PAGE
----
Analysts expect Dollar General to have $11.44 in FY 2022 EPS and $12.49 in FY 2023 EPS. Dollar General is also expected to be able to grow EPS at a 10.9% rate over the next 5 years. I then assumed that earnings growth would slow to 6.0% annually for the following 5 years. Dividends are assumed to target a 20% payout ratio.

For the future expected multiple that Dollar General could be valued at I like to see how the market, collectively, has valued Dollar General over time. As we can see in the following YChart, Dollar General has typically traded between ~15x and ~23x TTM EPS. For the MARR analysis I’ll examine terminal multiples that span that range.

Data by YCharts

The following table shows the potential internal rates of return that an investment in Dollar General could possibly provide given that the assumptions laid out above prove to be reasonably close estimates of the growth of Dollar General’s earnings and dividends. Returns assume that dividends are paid and increased along the schedule that Dollar General has historically followed and that dividends are taken in cash. Returns also assume that shares are purchased around $233.56, Friday’s closing price.

P/E Level 5 Year 10 Year
25 16.2% 11.3%
22.5 13.6% 10.2%
20 10.9% 8.9%
17.5 7.8% 7.5%
15 4.4% 5.9%

Source: Author

Additionally I use the MARR analysis framework to reverse the process and determine what price I could purchase shares at today given the assumptions above and be able to generate the returns that I desire from my investment. My base hurdle rate is a 10% IRR and for Dollar General I’ll also examine 8% and 12% return thresholds.

Purchase Price Targets
10% Return Target 12% Return Target 8% Return Target
P/E Level 5 Year 10 Year 5 Year 10 Year 5 Year 10 Year
25 $304 $265 $281 $225 $330 $313
22.5 $275 $241 $254 $204 $298 $284
20 $246 $216 $227 $184 $266 $255
17.5 $216 $192 $200 $163 $234 $226
15 $187 $167 $173 $143 $202 $197

Source: Author

Dividend yield theory is a valuation method built around the dividend and reversion to the mean. The idea is that market participants, collectively, will value the business around a normal dividend yield. For Dollar General I’ll use the 5-year average forward dividend yield as a proxy for the fair value.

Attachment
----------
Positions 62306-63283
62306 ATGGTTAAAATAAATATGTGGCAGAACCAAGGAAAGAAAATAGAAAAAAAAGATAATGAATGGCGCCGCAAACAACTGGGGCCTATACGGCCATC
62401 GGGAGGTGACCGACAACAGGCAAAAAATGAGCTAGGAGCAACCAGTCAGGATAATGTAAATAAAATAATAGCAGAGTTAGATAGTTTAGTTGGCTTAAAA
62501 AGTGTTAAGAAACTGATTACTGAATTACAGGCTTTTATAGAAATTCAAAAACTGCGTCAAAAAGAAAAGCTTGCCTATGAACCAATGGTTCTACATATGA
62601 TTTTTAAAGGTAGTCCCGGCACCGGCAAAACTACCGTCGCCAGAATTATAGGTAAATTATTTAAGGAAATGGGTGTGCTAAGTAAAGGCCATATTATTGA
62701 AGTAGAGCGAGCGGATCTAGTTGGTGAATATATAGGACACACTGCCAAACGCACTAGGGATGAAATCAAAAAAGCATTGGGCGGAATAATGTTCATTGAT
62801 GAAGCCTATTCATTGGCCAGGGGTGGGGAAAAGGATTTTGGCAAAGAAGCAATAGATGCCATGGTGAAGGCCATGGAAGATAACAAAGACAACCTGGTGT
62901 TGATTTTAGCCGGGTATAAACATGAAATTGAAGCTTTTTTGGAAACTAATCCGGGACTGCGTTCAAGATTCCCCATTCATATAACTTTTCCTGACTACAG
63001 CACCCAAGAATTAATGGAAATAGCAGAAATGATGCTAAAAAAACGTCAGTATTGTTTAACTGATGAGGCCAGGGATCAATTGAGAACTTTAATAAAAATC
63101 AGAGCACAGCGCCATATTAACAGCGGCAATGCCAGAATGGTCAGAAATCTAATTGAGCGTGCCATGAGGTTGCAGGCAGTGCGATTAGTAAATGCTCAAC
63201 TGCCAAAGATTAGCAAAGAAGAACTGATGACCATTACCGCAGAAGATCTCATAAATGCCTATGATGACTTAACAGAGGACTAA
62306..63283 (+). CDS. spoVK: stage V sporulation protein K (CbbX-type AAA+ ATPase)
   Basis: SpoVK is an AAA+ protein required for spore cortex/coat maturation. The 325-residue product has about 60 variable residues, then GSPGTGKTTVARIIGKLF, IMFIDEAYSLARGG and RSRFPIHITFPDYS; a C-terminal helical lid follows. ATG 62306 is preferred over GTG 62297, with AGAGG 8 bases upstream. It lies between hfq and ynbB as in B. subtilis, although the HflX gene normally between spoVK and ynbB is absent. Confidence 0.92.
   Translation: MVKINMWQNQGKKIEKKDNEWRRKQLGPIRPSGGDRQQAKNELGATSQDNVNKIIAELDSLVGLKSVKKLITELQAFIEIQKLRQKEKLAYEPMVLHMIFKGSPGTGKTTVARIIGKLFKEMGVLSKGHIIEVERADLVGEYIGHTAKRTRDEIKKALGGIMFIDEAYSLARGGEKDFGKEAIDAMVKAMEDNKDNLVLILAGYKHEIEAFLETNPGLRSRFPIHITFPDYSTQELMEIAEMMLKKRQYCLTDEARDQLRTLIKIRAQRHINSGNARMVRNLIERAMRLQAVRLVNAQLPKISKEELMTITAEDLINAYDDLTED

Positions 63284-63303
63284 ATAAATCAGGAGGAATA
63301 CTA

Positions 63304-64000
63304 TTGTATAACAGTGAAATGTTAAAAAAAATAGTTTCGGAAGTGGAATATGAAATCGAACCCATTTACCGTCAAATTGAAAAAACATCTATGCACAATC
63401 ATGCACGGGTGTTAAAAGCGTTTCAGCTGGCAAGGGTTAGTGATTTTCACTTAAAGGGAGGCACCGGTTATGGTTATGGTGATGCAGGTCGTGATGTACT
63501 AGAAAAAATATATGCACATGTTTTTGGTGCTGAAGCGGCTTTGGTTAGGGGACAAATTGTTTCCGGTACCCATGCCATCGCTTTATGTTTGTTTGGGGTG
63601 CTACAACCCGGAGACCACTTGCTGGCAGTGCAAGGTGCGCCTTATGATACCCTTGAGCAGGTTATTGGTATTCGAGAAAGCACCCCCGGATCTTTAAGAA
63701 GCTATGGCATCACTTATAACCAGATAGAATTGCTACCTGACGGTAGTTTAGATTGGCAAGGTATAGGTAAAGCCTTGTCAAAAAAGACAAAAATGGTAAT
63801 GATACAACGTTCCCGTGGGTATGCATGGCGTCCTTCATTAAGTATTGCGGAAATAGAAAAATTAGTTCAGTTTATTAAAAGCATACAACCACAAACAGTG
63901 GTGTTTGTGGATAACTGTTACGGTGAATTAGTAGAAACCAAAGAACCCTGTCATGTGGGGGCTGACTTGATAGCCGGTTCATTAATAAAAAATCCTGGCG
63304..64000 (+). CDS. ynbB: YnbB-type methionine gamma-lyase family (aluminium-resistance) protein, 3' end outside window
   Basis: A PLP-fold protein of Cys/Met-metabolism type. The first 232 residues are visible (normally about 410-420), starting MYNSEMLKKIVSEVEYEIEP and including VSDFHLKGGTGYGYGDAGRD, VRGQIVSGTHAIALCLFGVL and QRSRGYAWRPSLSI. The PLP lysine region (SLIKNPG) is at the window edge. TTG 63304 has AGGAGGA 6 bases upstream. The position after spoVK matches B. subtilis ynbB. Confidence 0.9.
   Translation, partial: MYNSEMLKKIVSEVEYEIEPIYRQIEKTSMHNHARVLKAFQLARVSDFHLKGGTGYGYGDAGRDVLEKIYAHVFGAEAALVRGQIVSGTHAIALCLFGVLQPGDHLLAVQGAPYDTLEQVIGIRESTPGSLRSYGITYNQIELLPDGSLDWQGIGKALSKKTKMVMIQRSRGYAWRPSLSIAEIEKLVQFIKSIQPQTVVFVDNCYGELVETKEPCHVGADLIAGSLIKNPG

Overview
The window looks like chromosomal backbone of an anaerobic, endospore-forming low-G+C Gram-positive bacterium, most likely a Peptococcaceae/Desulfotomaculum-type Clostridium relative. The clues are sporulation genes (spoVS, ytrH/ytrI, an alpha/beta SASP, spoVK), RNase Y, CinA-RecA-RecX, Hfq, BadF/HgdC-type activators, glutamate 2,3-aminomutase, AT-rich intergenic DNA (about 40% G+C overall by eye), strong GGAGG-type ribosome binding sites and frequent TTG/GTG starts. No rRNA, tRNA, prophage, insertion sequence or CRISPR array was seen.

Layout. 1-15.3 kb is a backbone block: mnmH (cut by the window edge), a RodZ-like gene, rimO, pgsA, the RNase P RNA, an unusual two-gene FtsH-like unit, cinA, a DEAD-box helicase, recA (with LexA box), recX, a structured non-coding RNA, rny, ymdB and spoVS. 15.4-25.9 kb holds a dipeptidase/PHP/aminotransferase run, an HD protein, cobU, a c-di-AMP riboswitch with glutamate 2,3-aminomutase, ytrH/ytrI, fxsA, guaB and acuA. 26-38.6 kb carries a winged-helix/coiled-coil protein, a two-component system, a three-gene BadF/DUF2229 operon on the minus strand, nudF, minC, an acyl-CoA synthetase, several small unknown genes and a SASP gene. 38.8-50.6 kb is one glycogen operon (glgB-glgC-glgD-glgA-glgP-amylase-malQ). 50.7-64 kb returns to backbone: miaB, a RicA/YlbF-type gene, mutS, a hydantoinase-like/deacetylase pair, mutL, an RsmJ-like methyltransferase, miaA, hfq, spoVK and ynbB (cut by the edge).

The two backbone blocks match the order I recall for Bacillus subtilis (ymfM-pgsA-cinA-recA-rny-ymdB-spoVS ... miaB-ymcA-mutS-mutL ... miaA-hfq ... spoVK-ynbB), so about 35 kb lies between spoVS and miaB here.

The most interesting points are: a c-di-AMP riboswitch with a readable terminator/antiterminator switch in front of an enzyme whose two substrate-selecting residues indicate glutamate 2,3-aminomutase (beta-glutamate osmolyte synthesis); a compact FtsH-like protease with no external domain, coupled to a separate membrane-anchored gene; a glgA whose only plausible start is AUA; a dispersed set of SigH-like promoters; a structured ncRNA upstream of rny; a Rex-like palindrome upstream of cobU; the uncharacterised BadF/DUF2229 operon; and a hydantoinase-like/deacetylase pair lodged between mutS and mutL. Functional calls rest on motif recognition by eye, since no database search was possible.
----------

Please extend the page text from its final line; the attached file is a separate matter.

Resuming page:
Dollar General Dividend Yield Theory

Dollar General Dividend Yield Theory (DG Investor Relations and Yahoo Finance)

Dollar General currently offers a forward dividend yield of 0.94% compared to the 5-year average forward dividend yield of 0.95%.

A reverse discounted cash flow analysis is a valuation model that can be used to decipher what the current market valuation implies about the future growth, margins and cash flows of the business. I use a simplified DCF model built on revenue growth, an initial free cash flow margin for Dollar General of 5.1% that increases to 6.0% during the forecast period, and a terminal growth rate of 4.0%.

Based on the margin profile from above with a 10% discount rate, Dollar General needs to grow revenues 11.4% annualized from FY 2021 through FY 2031. Lowering the discount rate to 8.0% reduces the required revenue growth to 5.7% annualized over that same timeframe.


Dollar General is a solid business that has proven the ability to continue to grow through both increased sales at existing stores as well as through opening additional store fronts. Dollar General focuses more on the forgotten consumers that live in small towns much to the benefit of investors.

Dividend yield theory suggests that Dollar General is currently fairly valued with a fair value range between $210 and $256. Meanwhile the MARR analysis suggests a fair value range between $216 and $275 with a 10% return threshold 5 years down the line and a terminal multiple between 17.5x and 22.5x.

The reverse DCF analysis implies that 10% returns are not likely from the current market valuation. However, 8% returns do appear reasonable with the possibility of share repurchases, if continued as they have in the past, being able to push the per share returns up into the low 10% range.

Dollar General is a solid company with plenty of future growth opportunities as they continue to build out the namesake Dollar General discount stores as well as the pOpshelf store concept. Dollar General is also currently a U.S. only business but is planning its first international expansion with up to 10 stores being opened in Mexico during FY 2022.

Dollar General appears to be trading around fair value at current levels so investors are likely to reap much of the future growth in terms of share price appreciation. While the dividend yield leaves a lot to be desired at just 0.94%, investors that can afford to allow the business to continue to grow, and of course increase its dividend, are likely to be very pleased with the results when looking out 5-10 years down the line.

I’ll continue to add to my position in Dollar General most likely through continued dollar cost averaging with any pullbacks to $200 or below being bought in larger size.